The popularity of chickens as pets and domesticated animals has taken off hugely in the last few years, yet it can be tricky to know exactly the type of foods you can treat them with, specifically for this article, can chickens eat pineapple?

The good news is that pineapple is indeed safe for chickens to eat, when given in the right quantities, and as part of a balanced and varied diet.

Chickens are surprisingly resilient and can eat lots of foods, like kitchen scraps, leftovers, and various fruits.

Most chicken pet owners report that pineapples are very much enjoyed by their chickens, and pineapple is safe for chickens to eat.. but, as always, only in moderation.

What’s the best way to feed your chicken some pineapple?

It doesn’t take much convincing to get your chicken to eat pineapple. The fruit is sweet, delicious, and music to a chicken’s pallette.

Chickens, it’s worth remembering, do not have teeth (isn’t that a weird mental image?) and that means, so as long as you cut a pineapple properly by peeling away the skin, you’ll be left with only the flesh. That’s the part of a pineapple your chicken can eat.

Which parts of a pineapple can chickens eat?

Some chicken lovers report that their chickens will eat the majority of a pineapple, usually only leaving some of the tougher inedible skins.

If you want to play it safe, simply feed your chicken the the edible yellow fleshy part of the pineapple.

Are the nutrients in pineapple good for chickens?

In a study undertaken by students at the University of Southern California, there was reasonable evidence to suggest that bromelain – a unique enzyme one of the main and beneficial components of pineapple – is useful in helping improve how chickens absorb their feed.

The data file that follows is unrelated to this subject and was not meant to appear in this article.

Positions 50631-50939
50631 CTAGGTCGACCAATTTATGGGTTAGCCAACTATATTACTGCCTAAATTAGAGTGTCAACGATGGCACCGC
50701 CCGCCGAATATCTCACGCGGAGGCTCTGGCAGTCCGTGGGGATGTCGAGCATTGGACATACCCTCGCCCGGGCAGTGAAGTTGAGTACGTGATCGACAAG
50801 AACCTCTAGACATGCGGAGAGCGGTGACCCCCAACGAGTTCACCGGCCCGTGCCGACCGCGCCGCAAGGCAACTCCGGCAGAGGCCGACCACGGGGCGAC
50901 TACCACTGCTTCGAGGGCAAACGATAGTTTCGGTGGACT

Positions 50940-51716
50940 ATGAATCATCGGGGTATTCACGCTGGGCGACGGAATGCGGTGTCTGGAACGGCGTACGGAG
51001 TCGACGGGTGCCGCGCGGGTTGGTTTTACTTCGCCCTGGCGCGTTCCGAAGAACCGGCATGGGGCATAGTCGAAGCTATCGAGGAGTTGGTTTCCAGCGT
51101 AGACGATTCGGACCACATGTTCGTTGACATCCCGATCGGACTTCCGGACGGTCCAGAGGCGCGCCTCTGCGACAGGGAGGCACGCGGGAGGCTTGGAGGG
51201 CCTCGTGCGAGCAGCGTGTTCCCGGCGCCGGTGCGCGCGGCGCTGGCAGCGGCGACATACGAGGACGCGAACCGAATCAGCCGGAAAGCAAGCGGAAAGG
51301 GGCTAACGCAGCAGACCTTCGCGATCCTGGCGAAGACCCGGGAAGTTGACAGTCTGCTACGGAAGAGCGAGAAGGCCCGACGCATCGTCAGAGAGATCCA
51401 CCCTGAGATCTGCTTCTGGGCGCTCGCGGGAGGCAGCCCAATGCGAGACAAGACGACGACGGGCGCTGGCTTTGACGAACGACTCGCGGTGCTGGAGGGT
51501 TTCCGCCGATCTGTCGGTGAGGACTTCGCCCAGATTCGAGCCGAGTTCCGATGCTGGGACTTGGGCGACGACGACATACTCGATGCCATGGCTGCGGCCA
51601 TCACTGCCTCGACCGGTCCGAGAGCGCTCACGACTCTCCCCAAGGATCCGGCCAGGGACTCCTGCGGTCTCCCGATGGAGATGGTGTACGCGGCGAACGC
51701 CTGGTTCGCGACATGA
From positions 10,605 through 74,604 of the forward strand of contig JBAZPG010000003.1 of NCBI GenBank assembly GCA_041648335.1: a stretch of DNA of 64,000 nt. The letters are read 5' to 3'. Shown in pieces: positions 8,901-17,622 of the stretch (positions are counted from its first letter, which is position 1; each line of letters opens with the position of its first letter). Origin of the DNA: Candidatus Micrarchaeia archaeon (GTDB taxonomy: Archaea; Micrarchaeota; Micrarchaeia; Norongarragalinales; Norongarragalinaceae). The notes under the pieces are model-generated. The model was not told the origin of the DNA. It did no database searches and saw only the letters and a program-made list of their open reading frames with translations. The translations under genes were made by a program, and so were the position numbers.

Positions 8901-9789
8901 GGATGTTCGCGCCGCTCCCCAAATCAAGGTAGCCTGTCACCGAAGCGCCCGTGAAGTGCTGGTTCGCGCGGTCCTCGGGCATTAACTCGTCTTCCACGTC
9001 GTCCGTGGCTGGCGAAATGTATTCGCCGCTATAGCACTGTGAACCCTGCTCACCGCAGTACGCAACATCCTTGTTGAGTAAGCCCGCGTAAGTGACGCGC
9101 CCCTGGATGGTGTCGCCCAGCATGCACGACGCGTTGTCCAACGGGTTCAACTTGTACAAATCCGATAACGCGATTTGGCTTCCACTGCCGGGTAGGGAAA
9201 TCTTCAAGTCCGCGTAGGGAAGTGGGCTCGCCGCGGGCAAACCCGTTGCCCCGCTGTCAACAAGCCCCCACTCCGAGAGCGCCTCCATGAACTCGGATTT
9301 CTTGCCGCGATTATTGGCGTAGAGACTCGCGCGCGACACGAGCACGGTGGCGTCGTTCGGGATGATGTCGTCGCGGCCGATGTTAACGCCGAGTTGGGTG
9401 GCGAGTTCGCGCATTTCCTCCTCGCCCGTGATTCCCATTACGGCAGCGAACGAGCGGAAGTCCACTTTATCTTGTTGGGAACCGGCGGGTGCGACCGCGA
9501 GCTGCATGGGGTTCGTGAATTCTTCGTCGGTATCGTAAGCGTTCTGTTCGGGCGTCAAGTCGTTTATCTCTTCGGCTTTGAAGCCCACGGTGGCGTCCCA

In short, letting your chicken eat pineapple can help them grow bigger!

Dietary bromelain from pineapple has also been shown to improve how well chickens can digest their food, and actively reduces E.coli that’s often found in chicken’s intestinal tracts.

Pineapples have no saturated fat and cholesterol, which means that it reduces the likelihood of your pet chicken developing certain health complications when they eat them.

What should I be worried about when giving pineapple to my chickens?

Like anything, and especially fruits high in sugar, giving pineapple to your chicken should be done in moderation. It doesn’t contain enough all-round macronutrients to fill up a chicken’s needs.

So, all in all, it’s a good idea to give your chicken a little bit of pineapple. You’ll see how quickly they gobble (getit?) it up.


Evelyn is a horticulture expert and researcher who has contributed to various studies on pineapple feasibility, industrialisation and cultivation across the world. Evelyn is a researcher with prior experience within various Departments of Agriculture. Evelyn is credited with numerous studies on plant feasibility and horticultural studies. In her retirement, she turned her attention to fruit and pineapple cultivation, gaining a love for the pineapple fruit which continues to this day.


Your email address will not be published. Required fields are marked *